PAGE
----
In these days of social media, it’s tempting to see ourselves like the prophet Elijah, self-righteously calling down “fire” in public forums on anyone who we judge to be an enemy of God and His kingdom (or anyone who disagrees with us). Absolutely, God calls us to speak out against evil, but He shows us other ways to be effective in bringing about change also. Wednesday we looked at Abigail. Today there are two more women to pay attention to.
“’Do not conform’ is difficult advice in a generation when crowd pressures have unconsciously conditioned our minds and feet to move to the rhythmic drumbeat of the status quo.” Martin Luther King Jr.
HOLY BUCKETS it’s a minefield out there isn’t it? More and more we are forced to face what it means to interact with both grace and truth in a vitriolic society, what it means to not be conformed to our culture, but live out the way of Jesus.
It seems like people are just looking for a reason to be offended. We pray for discernment and we ask questions like:
- If I speak out on this issue will it mean that a whole segment of the population won’t listen to me about anything anymore?
- Is this the most important issue to take a stand on?
- Is social media the best place to have this discussion?
- What exactly is it that I hope to accomplish if I take a public stand on this issue?
“Both secularism and devout faith are growing. What’s going away is the mushy middle of religiosity.” Tim Keller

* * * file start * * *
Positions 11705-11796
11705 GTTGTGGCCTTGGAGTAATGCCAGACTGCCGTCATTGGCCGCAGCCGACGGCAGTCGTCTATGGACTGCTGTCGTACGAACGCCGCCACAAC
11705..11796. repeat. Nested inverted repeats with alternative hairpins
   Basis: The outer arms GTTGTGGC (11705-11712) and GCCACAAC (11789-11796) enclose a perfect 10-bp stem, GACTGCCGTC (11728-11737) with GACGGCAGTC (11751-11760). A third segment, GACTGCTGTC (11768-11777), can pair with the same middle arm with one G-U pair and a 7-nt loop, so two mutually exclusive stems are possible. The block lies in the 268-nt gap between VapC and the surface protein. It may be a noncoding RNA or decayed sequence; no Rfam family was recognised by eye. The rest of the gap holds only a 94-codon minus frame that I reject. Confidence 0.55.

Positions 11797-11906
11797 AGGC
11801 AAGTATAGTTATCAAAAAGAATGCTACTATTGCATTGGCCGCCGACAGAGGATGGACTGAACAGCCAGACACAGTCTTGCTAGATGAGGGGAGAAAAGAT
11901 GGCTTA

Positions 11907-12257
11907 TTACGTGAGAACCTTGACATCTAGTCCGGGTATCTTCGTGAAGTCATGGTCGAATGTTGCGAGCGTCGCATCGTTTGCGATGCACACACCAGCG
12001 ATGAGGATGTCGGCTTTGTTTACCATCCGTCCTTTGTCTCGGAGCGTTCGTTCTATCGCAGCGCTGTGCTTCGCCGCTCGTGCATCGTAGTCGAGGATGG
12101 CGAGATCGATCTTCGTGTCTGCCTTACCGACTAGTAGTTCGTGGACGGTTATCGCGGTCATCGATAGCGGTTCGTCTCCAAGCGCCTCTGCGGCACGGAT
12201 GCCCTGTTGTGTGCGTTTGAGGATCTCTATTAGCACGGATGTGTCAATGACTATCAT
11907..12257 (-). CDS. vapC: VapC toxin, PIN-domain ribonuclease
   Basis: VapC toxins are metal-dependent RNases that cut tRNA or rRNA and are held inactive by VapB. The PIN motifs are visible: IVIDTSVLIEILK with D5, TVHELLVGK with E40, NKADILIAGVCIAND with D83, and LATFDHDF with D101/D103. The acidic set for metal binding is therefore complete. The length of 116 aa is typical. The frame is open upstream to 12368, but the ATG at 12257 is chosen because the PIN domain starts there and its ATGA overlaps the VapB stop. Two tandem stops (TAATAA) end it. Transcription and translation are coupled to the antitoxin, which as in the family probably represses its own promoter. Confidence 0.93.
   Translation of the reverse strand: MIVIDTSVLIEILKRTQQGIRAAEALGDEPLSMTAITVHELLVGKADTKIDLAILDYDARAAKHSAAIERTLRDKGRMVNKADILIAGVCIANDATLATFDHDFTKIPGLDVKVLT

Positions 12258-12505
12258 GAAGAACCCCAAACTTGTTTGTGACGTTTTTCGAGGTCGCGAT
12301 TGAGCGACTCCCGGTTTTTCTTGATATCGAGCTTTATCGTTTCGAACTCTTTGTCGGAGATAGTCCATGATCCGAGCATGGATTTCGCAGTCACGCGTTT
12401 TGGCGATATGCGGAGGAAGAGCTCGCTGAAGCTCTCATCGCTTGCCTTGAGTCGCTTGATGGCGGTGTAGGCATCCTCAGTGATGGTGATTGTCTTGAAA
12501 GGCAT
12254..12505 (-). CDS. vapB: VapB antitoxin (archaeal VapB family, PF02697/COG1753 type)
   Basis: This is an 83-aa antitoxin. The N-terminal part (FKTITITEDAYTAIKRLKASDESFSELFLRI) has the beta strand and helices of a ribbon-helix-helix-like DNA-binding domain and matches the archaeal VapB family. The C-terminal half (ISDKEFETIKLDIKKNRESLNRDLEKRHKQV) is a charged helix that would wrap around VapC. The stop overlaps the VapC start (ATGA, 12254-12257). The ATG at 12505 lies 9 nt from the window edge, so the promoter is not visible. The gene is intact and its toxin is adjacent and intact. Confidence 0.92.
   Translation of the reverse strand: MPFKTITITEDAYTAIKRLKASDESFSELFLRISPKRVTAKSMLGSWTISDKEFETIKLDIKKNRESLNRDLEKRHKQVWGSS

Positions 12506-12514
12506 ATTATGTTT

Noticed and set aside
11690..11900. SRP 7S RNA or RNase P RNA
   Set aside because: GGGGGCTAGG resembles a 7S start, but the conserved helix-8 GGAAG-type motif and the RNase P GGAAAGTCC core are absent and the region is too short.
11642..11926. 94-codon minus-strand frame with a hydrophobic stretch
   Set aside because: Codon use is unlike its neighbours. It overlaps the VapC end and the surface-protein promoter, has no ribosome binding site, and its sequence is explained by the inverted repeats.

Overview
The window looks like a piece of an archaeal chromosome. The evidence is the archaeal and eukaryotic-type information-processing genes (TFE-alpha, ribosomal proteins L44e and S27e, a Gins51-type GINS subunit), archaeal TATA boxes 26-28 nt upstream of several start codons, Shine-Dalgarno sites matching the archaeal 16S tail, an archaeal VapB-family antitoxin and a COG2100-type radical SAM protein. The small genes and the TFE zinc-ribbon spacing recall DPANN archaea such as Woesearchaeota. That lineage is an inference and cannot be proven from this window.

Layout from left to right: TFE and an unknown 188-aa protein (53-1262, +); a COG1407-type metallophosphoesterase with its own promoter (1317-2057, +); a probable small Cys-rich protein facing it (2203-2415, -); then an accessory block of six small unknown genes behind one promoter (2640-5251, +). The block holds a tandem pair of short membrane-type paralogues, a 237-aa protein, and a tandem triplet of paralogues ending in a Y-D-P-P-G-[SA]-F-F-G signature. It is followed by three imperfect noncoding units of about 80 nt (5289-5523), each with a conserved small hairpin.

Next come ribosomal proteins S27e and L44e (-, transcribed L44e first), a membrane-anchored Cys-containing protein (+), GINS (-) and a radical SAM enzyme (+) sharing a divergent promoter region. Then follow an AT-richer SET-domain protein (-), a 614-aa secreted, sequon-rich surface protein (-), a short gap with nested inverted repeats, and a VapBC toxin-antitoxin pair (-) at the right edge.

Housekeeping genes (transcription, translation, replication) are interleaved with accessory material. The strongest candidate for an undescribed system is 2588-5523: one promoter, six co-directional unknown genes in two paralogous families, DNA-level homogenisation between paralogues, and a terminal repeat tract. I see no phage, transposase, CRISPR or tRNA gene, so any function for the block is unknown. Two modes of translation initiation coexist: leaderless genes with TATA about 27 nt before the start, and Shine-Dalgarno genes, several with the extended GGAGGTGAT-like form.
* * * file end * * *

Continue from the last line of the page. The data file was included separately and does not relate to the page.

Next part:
Recently I was reading two accounts in the Bible where three women modeled different approaches to conflict and evil that we might learn from. I thought I’d unpack one today and two tomorrow giving possible contemporary parallels for us.
Tomorrow I leave on another trip to Israel/Palestine with Telos, an organization that is pro-Israel, pro-Palestine, pro-peace.
The picture for me is completed when I add “Pro-Jesus”.
In case you were wondering, this is not an easy gig.
Loving people we don’t agree with is safe when it’s just a theory. Bob Goff
Some of you may already be angry with me, but one of the values of our church is a commitment to “live in the tension”. This doesn’t just apply to politics, but so many other social issues also.
Sometimes there are problems that can be solved, but often there are tensions must be managed.
Most of us love black and white, right and wrong, winners and losers, who’s in and who’s out.
We love boundary markers.
We want to major on love but not at the expense of truth, and that can be tricky.
Living in the tension is a hard one that can be misunderstood, but what it means is: Continue reading
If anyone anywhere is going to go to church, Christmas is the most likely season that they will feel compelled to go. I’d be surprised if anyone reading this hasn’t been in a church service in the past week.
After all, it’s family, and candle light and sweet baby Jesus. All the warm fuzzy feels. And most churches put on a pretty good show. There’s special music and sometimes cookies.
But the Christmas season is the exception. Less than 20% of Americans regularly attend church, and church attendance is declining. In the past few months, these are actual reasons people have told me that they weren’t in church:
- We had to re-grout our bathroom.